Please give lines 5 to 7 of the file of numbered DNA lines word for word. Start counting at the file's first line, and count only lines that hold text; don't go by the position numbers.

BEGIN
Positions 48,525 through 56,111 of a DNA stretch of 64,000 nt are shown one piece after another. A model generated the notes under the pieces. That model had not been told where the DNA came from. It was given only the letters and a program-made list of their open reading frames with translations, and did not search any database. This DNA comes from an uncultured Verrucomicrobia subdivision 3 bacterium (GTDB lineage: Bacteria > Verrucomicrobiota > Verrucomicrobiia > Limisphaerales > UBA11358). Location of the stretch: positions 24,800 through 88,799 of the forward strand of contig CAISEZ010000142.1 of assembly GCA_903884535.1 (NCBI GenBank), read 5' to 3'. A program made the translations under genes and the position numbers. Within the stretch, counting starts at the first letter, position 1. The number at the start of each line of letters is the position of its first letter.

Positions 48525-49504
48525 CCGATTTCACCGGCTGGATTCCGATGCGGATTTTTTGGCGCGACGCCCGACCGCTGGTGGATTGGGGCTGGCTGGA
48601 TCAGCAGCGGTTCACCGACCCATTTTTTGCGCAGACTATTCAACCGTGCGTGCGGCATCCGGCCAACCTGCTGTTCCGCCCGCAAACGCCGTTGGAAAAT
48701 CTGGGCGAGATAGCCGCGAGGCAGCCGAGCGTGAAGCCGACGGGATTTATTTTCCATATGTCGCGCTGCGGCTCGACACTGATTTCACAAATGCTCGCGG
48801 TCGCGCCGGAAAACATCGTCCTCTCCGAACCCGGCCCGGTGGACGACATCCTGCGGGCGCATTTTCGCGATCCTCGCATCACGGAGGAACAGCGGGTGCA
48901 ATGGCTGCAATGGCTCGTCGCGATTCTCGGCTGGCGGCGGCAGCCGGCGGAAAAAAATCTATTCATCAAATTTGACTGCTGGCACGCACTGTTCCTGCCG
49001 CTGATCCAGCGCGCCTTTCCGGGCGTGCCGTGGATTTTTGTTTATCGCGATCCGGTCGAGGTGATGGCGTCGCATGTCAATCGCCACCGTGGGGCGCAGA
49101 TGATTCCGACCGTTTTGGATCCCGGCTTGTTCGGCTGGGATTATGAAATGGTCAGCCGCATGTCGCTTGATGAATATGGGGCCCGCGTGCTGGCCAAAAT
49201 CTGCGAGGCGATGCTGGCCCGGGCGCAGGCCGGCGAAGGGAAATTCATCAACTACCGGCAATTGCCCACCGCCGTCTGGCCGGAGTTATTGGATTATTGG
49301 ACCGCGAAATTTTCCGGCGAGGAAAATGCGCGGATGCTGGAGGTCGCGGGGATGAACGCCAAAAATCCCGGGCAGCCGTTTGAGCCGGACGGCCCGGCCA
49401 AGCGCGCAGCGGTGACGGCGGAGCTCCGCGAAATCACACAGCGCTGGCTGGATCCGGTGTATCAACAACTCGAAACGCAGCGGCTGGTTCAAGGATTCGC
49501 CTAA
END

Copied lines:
48701 CTGGGCGAGATAGCCGCGAGGCAGCCGAGCGTGAAGCCGACGGGATTTATTTTCCATATGTCGCGCTGCGGCTCGACACTGATTTCACAAATGCTCGCGG
48801 TCGCGCCGGAAAACATCGTCCTCTCCGAACCCGGCCCGGTGGACGACATCCTGCGGGCGCATTTTCGCGATCCTCGCATCACGGAGGAACAGCGGGTGCA
48901 ATGGCTGCAATGGCTCGTCGCGATTCTCGGCTGGCGGCGGCAGCCGGCGGAAAAAAATCTATTCATCAAATTTGACTGCTGGCACGCACTGTTCCTGCCG